We all go through a pilgrimage sometime throughout our lives. Whether we consider that pilgrimage as an odyssey that encompasses our entire lives or a series of events before ones death, a pilgrimage ultimately works towards a spiritual goal. It is a journey in which one travels to a holy place, whether real or imaginary, with the purpose of venerating it or asking for supernatural guidance.
What is interesting about pilgrimages, though, is that they often occur when one is facing death. In the case of Everyman, he has lived a life focused on material objects and has been consumed by lust and wealth. He is more concerned with worldly goods (beauty, strength, etc.) than he is its counterpart, love of God. It is only in the face of God’s messenger Death, though, does he finally undergo a transformation.
The author portrays the character Everyman as the “stereotypical” person. While his reasoning for doing this may evolve out of a more Medieval mindset, it personally stands false. I view my life as being one big pilgrimage from birth to death, and I do not need to be in a lethal situation in order to understand that I need to re-evaluate my priorities.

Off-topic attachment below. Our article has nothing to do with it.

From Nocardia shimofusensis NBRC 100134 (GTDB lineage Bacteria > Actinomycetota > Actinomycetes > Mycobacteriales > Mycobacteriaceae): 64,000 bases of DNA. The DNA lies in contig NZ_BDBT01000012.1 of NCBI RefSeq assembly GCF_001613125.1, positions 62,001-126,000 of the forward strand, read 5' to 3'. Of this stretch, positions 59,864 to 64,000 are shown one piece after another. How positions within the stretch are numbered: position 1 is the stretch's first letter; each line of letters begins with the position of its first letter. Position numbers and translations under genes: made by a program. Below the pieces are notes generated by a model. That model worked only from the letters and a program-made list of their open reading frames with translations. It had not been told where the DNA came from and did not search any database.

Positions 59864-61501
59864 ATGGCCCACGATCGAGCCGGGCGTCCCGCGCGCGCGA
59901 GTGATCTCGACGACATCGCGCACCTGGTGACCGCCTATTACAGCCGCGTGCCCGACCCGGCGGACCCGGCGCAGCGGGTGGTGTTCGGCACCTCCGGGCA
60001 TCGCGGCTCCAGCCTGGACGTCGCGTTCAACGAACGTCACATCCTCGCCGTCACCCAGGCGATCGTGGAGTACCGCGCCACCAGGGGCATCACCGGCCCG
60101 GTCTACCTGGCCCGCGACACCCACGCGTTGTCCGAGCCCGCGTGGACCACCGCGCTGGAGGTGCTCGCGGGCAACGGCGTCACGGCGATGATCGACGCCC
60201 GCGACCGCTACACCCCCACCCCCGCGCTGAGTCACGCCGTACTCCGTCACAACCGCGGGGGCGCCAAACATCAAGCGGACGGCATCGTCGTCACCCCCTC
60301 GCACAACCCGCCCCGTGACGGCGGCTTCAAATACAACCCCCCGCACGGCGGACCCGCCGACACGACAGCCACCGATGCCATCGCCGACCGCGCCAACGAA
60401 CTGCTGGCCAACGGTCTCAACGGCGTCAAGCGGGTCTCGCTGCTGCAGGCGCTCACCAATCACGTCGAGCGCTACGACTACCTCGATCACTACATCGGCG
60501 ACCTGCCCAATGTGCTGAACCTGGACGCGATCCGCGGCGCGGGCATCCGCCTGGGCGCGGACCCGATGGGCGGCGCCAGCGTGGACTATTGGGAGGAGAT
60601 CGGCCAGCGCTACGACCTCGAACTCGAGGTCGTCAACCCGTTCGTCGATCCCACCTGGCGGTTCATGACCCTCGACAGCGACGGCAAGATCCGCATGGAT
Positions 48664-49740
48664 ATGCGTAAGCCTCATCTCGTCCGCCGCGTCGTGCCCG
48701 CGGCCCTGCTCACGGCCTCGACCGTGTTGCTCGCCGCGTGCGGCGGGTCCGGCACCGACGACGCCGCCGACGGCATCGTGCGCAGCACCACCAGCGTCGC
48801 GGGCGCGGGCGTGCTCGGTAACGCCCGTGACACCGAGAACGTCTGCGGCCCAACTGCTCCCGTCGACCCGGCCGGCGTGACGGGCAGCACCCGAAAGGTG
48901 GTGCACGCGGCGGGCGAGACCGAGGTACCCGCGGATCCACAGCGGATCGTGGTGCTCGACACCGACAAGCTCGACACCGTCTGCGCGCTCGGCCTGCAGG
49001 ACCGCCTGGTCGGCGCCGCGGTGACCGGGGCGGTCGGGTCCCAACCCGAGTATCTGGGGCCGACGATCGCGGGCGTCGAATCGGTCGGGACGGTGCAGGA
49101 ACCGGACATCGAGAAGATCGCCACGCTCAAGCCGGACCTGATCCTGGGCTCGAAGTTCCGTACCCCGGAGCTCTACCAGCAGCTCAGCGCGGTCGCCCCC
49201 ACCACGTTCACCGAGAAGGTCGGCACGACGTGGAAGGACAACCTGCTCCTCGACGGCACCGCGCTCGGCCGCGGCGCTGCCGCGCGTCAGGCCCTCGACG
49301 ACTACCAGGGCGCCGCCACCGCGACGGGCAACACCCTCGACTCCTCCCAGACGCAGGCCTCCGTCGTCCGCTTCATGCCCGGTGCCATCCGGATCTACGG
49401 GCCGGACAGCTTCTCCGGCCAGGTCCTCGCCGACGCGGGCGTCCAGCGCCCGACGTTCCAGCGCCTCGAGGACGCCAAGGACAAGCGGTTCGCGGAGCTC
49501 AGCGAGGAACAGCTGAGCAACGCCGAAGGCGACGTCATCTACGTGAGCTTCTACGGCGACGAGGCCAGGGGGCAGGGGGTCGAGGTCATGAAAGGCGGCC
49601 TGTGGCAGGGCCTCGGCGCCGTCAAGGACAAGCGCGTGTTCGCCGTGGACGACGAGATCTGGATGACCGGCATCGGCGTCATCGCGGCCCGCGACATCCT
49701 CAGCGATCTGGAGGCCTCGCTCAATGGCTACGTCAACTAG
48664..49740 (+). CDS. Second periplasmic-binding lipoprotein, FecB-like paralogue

There are instances in which a dying man wants to apologize to all the people who he has wronged in the past and wants to make amends, a demonstration of repent. I have seen a close family member in such a situation, but it is a somewhat pathetic sight. To have one of my closest cousins apologize to me for how he had psychologically played with me growing up is very low. If he had not been facing death, he would have done no such thing, and would have never realized his mistakes.
From the moment one can conceptualize his or her life, one must recognize that death can happen at any moment, but that one must not lead a superficial life just to undergo a revelation that alters their outlook on the world. Everyman does a good job to teach those who fail to lead a balanced life that we must keep our honor intact and...